Read: Why coding should at the centre of the curriculum⤴

from @ wwwd – John's World Wide Wall Display

Read Why coding should at the centre of the curriculum
Coding develops cognitive skills, problem solving and analytical thinking ("computational thinking"). By introducing and developing these abilities from primary school onwards, we create the building blocks and thought processes necessary for robotics and AI. This is not about displacing traditional subjects but, rather, changing the emphasis. Coding can comfortably sit alongside other subjects, especially those with a creative slant, reinforcing the development of key skills through multiple channels.

Coding develops cognitive skills, problem solving and analytical thinking (“computational thinking”). By introducing and developing these abilities from primary school onwards, we create the building blocks and thought processes necessary for robotics and AI. This is not about displacing traditional subjects but, rather, changing the emphasis. Coding can comfortably sit alongside other subjects, especially those with a creative slant, reinforcing the development of key skills through multiple channels.

Digital skills: Why coding should at the centre of the school curriculum | Tes

Coding certainly can develop cognitive skills, problem solving and analytical thinking. A lot of other things can too. I think it is difficult.

Any class will present a wide range of learners. Designing or adapting lessons to try and get as many of them in the right zone to develop these skills is tricky. If you don’t get this right coding is neither productive or fun.

The article notes:

. Coding can comfortably sit alongside other subjects, especially those with a creative slant, reinforcing the development of key skills through multiple channels.

I’ve certainly found that putting coding into a context can lead to more fun and success. By adding elements art or making to a coding project more pupils are involved in problem solving, collaboration and creativity.

A difficulty in managing this might be the perceive need to be an expert in several different areas. I’ve certainly found myself in situations where I’ve not be completely confident around some of these areas.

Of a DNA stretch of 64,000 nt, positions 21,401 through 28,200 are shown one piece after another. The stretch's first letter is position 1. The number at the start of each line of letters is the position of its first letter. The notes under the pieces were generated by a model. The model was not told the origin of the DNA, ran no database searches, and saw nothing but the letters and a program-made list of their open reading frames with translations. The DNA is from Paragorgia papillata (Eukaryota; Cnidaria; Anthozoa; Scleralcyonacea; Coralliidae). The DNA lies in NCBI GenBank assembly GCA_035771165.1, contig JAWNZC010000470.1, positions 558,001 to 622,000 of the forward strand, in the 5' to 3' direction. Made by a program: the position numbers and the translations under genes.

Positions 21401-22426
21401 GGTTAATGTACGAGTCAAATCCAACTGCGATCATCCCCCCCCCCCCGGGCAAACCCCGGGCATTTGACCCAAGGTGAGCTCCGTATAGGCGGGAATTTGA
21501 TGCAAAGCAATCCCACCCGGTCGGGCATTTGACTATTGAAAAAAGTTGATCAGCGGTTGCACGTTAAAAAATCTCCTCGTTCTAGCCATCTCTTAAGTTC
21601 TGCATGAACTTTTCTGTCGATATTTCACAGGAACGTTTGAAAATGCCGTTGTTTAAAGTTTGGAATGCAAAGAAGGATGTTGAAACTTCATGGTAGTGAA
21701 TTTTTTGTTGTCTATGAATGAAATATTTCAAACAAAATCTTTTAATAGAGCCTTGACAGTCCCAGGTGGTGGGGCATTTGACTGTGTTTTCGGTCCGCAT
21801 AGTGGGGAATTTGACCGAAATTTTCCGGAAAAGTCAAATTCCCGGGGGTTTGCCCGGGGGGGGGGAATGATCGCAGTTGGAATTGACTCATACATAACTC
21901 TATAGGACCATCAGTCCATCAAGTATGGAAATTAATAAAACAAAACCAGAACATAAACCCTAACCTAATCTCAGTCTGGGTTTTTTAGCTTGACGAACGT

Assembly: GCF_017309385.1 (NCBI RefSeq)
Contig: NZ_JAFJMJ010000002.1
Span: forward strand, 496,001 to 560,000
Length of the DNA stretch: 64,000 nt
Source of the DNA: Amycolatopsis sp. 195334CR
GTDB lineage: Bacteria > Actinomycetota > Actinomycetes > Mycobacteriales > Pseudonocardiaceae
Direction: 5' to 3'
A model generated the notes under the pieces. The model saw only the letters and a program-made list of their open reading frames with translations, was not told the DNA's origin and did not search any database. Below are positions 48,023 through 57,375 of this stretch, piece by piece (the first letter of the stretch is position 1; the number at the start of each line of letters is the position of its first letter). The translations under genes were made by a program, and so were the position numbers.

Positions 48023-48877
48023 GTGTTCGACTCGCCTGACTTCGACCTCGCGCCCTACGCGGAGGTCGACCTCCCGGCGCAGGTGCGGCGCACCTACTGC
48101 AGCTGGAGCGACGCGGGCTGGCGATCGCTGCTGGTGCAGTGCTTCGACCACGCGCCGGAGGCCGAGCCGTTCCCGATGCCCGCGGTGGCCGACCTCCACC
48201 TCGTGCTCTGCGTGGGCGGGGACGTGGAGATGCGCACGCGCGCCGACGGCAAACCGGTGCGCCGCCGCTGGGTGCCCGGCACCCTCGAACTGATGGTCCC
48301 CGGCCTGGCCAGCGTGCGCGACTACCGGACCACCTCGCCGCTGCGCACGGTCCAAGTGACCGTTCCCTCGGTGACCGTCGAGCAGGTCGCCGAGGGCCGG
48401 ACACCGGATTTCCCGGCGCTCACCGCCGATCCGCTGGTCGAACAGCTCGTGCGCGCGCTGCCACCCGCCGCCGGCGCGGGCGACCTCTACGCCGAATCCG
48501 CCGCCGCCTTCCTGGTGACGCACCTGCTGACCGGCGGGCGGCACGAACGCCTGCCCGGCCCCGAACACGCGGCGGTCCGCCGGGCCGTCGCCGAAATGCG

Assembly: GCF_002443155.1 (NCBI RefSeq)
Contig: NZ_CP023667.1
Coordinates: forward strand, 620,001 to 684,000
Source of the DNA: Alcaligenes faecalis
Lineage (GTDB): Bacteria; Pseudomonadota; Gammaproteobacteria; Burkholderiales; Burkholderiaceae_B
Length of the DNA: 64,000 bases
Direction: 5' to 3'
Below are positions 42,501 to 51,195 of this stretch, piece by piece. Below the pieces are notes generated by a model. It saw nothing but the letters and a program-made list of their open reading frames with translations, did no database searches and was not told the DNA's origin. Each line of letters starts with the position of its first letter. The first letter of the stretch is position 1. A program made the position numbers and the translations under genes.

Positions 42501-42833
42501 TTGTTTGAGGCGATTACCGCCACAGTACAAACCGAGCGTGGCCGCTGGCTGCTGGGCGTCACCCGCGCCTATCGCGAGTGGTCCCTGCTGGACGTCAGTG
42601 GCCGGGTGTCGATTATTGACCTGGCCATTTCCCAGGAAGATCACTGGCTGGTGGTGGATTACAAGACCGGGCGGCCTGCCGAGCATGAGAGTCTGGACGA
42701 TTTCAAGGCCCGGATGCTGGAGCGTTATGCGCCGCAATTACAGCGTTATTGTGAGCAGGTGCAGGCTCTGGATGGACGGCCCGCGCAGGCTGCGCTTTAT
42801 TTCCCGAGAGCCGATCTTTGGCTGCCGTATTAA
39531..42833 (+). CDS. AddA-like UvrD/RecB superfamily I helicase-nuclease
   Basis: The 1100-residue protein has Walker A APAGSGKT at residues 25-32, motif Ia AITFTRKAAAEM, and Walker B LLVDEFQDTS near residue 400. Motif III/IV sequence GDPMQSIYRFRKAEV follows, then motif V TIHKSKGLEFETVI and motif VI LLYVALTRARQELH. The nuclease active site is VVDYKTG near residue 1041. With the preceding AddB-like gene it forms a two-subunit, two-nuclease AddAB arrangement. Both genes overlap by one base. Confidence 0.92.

The article acknowledges that covid has had an effect:

It is a reasonable assumption that this immersion in IT and technology is preparing young people for a digital future and teaching them the skills they will need.

But we need pupils to be creators as well as users:

there is a largely unrecognised digital difference between the users of technology and the creators

I think there is also a gap around literacy and the problems that the mixing of commercial and educational interests in technology. A lot of the uptake in digital solutions lacks any questioning of the provides of these solutions.

This is something I am not very sure I’d know where to start with? Perhaps Coding is not ‘fun’, it’s technically and ethically complex:

In just a few years, understanding programming will be an indispensable part of active citizenship. The idea that coding offers an unproblematic path to social progress and personal enhancement works to the advantage of the growing techno-plutocracy that’s insulating itself behind its own technology.

An education⤴

from @ lenabellina

I tell you

I teach you

The facts, the information, the knowledge.

I repeat, review, re-phrase

Recognise the resistance

Re-double my efforts.

I get frustrated.

Why can’t you

Do as I say

Not as I did?

I don’t want you to make the same mistakes

I can’t bear to see you suffer the same pains

I shudder in the imagining of the same risks

History must not repeat.

Unless it must.

Do the best teachers tolerate this?

Loving so hard that they let go

Never saying I told you so

Having faith it won’t be so

And if it is, just being there

And helping mend those pieces.

More than one Microsoft Teams account on same device⤴

from @ Digital Learning & Teaching in Falkirk

Are you using Microsoft Teams with more than one account on the same device? If you are then you may find the following helpful: Using Desktop/Laptop Microsoft Teams app If using a desktop/laptop app for Microsoft Teams, and there is more than one Microsoft Teams account going to be used on the same device, then …

Project Evolve – a framework and progression for educators to help equip children and young people for digital life⤴

from @ Digital Learning & Teaching in Falkirk

ProjectEVOLVE provides a framework and progression with matched activities and resources, to support anyone working with children and young people to equip them for digital life, from early years to age 18. ProjectEVOLVE takes the hundreds of statements from UK Council for Internet Safety’s (UKCIS) framework “Education for a Connected World” and marries together perspectives, …